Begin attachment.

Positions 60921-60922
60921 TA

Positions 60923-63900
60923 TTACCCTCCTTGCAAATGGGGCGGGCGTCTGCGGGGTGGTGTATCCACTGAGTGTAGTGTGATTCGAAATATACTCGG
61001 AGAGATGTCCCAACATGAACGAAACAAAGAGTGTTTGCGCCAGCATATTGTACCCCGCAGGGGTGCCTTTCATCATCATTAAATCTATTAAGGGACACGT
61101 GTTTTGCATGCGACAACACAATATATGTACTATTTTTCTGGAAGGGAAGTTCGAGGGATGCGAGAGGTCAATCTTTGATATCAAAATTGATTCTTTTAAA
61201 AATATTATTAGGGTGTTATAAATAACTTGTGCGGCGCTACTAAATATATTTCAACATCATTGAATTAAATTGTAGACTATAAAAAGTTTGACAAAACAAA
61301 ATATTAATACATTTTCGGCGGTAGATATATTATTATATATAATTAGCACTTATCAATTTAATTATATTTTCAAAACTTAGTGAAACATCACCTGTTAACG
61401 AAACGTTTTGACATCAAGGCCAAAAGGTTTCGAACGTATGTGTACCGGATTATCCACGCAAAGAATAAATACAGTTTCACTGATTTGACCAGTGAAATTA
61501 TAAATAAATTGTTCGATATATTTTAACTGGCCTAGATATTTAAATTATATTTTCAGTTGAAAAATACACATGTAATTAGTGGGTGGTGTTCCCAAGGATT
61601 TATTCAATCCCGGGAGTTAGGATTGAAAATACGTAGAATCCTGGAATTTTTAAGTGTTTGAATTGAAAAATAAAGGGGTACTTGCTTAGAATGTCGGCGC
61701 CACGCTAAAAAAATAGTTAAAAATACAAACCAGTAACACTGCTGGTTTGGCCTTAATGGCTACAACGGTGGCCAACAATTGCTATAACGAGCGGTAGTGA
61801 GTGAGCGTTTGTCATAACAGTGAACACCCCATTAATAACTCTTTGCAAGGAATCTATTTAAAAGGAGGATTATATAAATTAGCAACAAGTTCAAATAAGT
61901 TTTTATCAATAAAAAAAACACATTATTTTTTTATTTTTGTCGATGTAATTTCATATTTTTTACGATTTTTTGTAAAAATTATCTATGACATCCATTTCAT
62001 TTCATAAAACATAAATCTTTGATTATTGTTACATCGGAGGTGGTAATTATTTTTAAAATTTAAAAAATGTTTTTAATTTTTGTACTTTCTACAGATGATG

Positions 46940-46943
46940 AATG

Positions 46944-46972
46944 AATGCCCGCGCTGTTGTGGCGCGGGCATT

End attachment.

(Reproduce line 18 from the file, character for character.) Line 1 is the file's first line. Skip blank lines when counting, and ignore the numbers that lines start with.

Positions 46944-46972